South Asia

Jamaat secretary-general gets death penalty for war crimes

In this July 16, 2013 photo, Bangladeshi activists shout slogans demanding death penalty for Jamaat-e-Islami’s former chief Ghulam Azam in Dhaka. A special tribunal on Wednesday another Jamaat leader, Ali Ahsan Mojaheed, to death for his role in the kidnapping and killing of people during the country’s war of independence.   | Photo Credit: A.M. Ahad

Jamaat-e-Islami secretary-general Ali Ahsan Mohammad Mojaheed has been awarded the death penalty International Crimes Tribunal of Bangladesh for crimes against humanity during the country’s liberation war in 1971.

As the head of the Jamaat’s students wing, Islami Chatra Sangha (now Islami Chatra Shibir), Mojaheed (65) led the ruthless Al-Badr militia that killed civilian intellectuals, including a top journalist, 42 years ago.

Pronouncing the judgment on Wednesday, the three-member Tribunal-2, headed by justice Obaidul Hassan, said five out of seven charges against Mojaheed had been proved beyond doubt. He received the death penalty for three charges, and life sentence and five-year imprisonment for two others.

The judgement against Mojaheed, who was a Minister in the Khaleda Zia government, was endorsed by the government and freedom fighters, while the Jamaat enforced day-long hartal marked by violence.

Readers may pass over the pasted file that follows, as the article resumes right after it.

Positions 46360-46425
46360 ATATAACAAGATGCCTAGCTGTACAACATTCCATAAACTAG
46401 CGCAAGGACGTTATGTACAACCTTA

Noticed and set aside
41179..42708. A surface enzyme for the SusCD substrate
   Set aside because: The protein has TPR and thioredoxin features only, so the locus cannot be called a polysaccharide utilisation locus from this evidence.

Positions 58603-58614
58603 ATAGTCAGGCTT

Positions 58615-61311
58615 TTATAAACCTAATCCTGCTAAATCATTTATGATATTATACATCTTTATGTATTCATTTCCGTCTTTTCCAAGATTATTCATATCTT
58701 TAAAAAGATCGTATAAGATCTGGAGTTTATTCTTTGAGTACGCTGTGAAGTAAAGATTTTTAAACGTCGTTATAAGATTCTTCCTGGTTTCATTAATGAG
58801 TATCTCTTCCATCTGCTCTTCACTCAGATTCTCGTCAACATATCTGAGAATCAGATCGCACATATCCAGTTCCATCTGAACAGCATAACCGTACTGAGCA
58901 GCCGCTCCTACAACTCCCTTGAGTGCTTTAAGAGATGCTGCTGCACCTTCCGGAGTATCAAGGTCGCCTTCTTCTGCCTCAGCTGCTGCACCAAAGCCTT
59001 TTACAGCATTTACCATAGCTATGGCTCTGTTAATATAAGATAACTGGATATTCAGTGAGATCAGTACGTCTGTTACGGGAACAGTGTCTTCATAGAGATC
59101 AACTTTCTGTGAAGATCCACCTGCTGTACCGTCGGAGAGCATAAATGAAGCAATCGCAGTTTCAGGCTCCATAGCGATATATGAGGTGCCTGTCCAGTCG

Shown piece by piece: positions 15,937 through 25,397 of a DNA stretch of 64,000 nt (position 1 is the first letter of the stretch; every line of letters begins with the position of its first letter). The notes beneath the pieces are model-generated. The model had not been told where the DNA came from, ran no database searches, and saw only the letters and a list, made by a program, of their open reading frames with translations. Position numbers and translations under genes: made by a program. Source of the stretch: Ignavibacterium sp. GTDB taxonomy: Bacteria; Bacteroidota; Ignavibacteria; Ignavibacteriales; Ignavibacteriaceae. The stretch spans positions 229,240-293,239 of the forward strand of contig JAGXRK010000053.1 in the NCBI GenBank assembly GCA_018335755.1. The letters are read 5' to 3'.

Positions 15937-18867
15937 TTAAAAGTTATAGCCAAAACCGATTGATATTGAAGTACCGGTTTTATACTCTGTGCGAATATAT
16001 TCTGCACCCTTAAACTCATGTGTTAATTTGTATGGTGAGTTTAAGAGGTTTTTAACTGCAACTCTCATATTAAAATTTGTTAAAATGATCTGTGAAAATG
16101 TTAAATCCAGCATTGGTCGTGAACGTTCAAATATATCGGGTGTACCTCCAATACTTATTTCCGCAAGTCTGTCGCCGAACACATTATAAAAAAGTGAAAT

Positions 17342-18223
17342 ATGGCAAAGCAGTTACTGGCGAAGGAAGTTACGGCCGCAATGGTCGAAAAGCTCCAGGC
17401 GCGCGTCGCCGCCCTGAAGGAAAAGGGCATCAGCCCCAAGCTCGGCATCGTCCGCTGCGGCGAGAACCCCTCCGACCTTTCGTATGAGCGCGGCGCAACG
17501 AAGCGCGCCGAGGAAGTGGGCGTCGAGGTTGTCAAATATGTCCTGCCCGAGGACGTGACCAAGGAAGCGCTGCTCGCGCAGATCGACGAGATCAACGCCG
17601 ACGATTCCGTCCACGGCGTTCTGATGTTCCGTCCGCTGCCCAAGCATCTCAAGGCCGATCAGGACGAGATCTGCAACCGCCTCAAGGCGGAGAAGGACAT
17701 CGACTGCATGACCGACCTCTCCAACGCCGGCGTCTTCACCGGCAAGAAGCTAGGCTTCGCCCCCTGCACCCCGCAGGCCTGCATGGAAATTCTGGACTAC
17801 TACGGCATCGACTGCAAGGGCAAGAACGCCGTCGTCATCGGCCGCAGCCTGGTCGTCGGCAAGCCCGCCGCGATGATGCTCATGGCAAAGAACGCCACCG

The verdict came two days after the ICT-1 handed down a 90-year jail term to former Jamaat chief Ghulam Azam, who spearheaded the anti-Bangladesh movement. But the jail term has been termed soft by many who demanded that the prosecution appeal it.

According to the court, in October 1971 Mojaheed was elected the East Pakistan president of the Islami Chhatra Sangha and became chief of Al-Badr, an auxiliary force of the Pakistan army that was responsible for brutal killings of intellectuals at the fag-end of the nine-month-long war.

The first charge brought by the prosecution said Mojaheed was involved in the abduction of Sirajuddin Hossain, the Executive Editor of the popular Bengali daily Ittefaq, as he had written an article against the local agents of Pakistani Army. On December 10, 1971, several armed masked youths abducted the journalist from his house in Dhaka. His body was never found.

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Printable version | Oct 20, 2021 8:25:20 AM |

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